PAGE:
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Industry-wide cooperation in the face of growing cyber threats

Bill Taylor-Mountford, Vice President, Asia Pacific and Japan, LogRhythm | Sept. 16, 2016
LogRhythm’s global Chief Technology Officer, contributed his insights in the presence of senior executives from RHTLaw Taylor Wessing, CrimsonLogic, Fujitsu, NUS, and CSS Industrial.

Evidence from the United States and Europe shows that the most serious cybersecurity threats generally come from international crime syndicates exploiting transnational vulnerabilities, a reality that can significantly impact businesses in Singapore, due to its diverse markets.

Knowledge is power

Intelligence is a crucial component of any solid cybersecurity strategy. It is a rat race between cybersecurity professionals and cybercriminals. For the defense to win, the next generation of analytics must be able to respond to the next generation of threats.

If planned and implemented correctly, end-to-end analytics capabilities will become a key business differentiator for companies. Leading businesses will not only understand cybersecurity risks better than their competitors, but they will also actually be able to predict threats and adapt their defenses before security systems and protocols are even compromised.

Despite these exciting advancements, experts agree that technological innovations cannot effectively address current cybersecurity challenges if key players do not work together within an ecosystem of shared interests and efforts.

Education is paramount

Although coordinated cybersecurity responses may not yet be the norm in Asia Pacific, some nations have started implementing the policies, frameworks, and regulations that will bring key players together and provide greater resilience against cyber attacks.

In Singapore, for example, The Ministry of Communications and Information's Addendum to the President's Address detailed the various initiatives that will strengthen the national cybersecurity strategy. According to the plan, the share of the government's annual IT budget devoted to cybersecurity will increase to at least 8 percent; a Cyber Security Bill will consolidate the Cyber Security Agency's powers to secure critical infrastructures; and cybersecurity start-ups and entrepreneurs will receive financial and material support from the government.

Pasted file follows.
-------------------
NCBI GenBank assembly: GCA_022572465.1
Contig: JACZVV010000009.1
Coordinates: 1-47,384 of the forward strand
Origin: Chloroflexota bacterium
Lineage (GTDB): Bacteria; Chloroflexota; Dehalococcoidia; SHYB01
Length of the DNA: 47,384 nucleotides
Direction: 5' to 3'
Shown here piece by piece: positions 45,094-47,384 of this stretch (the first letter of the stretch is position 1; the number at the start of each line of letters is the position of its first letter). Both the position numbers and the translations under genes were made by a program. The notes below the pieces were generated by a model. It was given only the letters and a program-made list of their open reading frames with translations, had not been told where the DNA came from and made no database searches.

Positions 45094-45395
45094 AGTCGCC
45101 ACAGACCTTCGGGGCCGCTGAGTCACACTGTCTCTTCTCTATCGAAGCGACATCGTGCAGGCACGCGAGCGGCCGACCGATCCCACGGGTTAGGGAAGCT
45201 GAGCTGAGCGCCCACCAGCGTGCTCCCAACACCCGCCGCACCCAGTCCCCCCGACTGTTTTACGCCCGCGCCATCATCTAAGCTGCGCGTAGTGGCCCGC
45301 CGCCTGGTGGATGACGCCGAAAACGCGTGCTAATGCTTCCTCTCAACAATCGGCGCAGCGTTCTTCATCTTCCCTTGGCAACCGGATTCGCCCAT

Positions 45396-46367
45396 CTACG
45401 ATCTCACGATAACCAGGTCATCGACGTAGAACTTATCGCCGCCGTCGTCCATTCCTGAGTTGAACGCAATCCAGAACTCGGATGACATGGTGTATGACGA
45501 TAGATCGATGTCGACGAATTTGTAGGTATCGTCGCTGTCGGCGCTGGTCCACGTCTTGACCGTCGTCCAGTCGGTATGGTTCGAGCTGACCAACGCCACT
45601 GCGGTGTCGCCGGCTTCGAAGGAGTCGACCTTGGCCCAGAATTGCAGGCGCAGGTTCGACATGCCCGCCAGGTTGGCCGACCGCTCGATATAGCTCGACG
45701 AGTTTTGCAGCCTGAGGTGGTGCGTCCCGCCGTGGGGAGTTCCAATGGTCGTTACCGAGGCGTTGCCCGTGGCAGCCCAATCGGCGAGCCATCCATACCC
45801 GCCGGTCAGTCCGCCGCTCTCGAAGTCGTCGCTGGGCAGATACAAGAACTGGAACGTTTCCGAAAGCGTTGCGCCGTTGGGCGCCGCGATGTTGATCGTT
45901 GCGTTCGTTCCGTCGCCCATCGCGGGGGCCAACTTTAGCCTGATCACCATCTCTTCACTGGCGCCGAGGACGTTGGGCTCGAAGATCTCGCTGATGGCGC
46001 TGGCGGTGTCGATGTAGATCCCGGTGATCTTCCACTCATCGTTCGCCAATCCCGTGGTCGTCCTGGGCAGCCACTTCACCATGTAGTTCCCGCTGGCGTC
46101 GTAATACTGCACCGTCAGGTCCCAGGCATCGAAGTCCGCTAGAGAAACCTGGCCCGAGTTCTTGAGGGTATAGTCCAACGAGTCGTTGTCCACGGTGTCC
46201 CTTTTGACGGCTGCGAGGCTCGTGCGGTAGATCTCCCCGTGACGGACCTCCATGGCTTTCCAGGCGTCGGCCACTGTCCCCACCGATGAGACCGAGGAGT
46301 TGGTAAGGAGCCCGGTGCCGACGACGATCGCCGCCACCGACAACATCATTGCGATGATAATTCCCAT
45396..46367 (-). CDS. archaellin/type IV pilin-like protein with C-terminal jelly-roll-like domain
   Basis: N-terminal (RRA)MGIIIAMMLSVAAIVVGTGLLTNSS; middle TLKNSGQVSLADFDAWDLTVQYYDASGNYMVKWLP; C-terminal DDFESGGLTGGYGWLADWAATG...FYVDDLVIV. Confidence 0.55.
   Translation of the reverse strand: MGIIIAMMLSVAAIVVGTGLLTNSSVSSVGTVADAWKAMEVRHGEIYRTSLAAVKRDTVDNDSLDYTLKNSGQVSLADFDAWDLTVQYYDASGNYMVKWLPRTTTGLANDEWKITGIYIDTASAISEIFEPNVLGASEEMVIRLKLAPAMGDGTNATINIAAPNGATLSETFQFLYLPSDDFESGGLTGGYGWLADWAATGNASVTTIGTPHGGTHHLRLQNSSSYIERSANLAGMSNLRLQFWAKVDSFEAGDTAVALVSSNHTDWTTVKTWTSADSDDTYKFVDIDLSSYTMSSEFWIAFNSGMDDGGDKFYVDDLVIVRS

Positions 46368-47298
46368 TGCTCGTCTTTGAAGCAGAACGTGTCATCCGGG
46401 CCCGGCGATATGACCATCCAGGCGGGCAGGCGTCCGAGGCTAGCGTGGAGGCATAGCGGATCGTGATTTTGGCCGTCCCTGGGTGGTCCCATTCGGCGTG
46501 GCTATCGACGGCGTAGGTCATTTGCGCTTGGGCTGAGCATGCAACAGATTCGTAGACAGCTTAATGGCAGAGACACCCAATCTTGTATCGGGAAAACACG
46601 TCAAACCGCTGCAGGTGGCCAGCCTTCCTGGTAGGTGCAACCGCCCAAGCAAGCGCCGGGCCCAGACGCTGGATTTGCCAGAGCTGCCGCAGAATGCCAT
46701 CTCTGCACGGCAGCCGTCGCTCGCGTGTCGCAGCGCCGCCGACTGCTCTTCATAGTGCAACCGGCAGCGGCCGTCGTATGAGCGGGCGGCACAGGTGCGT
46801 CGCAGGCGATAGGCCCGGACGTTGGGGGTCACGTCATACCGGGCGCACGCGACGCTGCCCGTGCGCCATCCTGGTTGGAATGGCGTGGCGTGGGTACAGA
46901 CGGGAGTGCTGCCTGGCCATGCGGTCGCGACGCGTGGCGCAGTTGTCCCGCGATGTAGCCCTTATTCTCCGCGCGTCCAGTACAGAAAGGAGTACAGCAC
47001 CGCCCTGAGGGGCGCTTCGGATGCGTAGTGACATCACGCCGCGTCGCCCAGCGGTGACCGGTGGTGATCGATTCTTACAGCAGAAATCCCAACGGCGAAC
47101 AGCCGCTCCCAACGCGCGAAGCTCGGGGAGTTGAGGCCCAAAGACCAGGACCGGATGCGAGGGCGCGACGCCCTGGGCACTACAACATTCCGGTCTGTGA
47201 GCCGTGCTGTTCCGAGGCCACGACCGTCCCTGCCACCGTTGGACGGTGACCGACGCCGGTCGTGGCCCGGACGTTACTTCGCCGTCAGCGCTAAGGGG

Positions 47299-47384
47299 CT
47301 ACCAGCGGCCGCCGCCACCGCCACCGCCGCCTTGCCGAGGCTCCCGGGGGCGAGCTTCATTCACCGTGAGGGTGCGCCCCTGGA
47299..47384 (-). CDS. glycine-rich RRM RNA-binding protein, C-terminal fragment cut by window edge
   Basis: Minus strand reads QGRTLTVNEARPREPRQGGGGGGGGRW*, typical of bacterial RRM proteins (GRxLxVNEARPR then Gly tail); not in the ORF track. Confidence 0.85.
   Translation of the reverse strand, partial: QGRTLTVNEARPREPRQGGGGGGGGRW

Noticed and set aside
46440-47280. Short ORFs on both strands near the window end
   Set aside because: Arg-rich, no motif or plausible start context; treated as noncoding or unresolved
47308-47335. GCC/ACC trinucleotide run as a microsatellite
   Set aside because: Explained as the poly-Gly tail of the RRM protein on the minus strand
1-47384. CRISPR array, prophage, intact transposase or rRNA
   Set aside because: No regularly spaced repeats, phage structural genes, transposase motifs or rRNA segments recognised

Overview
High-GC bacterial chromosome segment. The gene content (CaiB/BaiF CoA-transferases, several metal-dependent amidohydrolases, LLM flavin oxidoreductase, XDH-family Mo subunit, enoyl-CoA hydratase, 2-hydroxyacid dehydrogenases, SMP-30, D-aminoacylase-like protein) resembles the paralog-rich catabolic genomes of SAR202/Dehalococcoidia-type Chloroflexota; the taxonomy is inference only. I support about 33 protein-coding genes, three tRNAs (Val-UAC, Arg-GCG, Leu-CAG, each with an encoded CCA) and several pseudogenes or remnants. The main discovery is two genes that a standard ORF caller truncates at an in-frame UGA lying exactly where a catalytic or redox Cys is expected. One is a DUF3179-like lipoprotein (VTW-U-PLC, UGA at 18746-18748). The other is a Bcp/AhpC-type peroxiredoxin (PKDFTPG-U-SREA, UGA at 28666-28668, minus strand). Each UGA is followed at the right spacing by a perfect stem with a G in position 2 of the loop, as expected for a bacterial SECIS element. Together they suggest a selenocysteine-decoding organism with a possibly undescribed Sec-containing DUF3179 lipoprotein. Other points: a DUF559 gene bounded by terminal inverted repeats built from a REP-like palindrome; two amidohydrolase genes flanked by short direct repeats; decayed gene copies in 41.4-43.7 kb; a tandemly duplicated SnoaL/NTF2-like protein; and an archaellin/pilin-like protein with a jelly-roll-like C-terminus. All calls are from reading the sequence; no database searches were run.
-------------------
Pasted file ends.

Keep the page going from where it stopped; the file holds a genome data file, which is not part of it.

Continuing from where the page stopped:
Most importantly, the plan includes a provision to support the growth of cybersecurity talent and manpower, a key area that affects the cybersecurity industry in two significant ways.

According to another panelist at our roundtable, a major lack of home-grown cybersecurity specialists is hindering the sector's ability to grow. Even more worrying is the shortage of experts who can help address cyber threats beyond implementing reactive solutions.

Furthermore, the human factor remains the weakest link, regardless of the sophistication of the cybersecurity system organisation uses. The reality is that most data breaches come from employees being prone to errors, negligence, and indiscretions. The most expensive security systems in the market do not change the fact that ultimately, an attack can make its way through by way of the employees, whether maliciously or not. Cybersecurity policies clearly communicated to staff, together with adequate training, will help mitigate this risk.

Therefore, it is very important for the industry to place a great emphasis on education, training, and awareness to help build a genuinely collaborative cybersecurity community.

 

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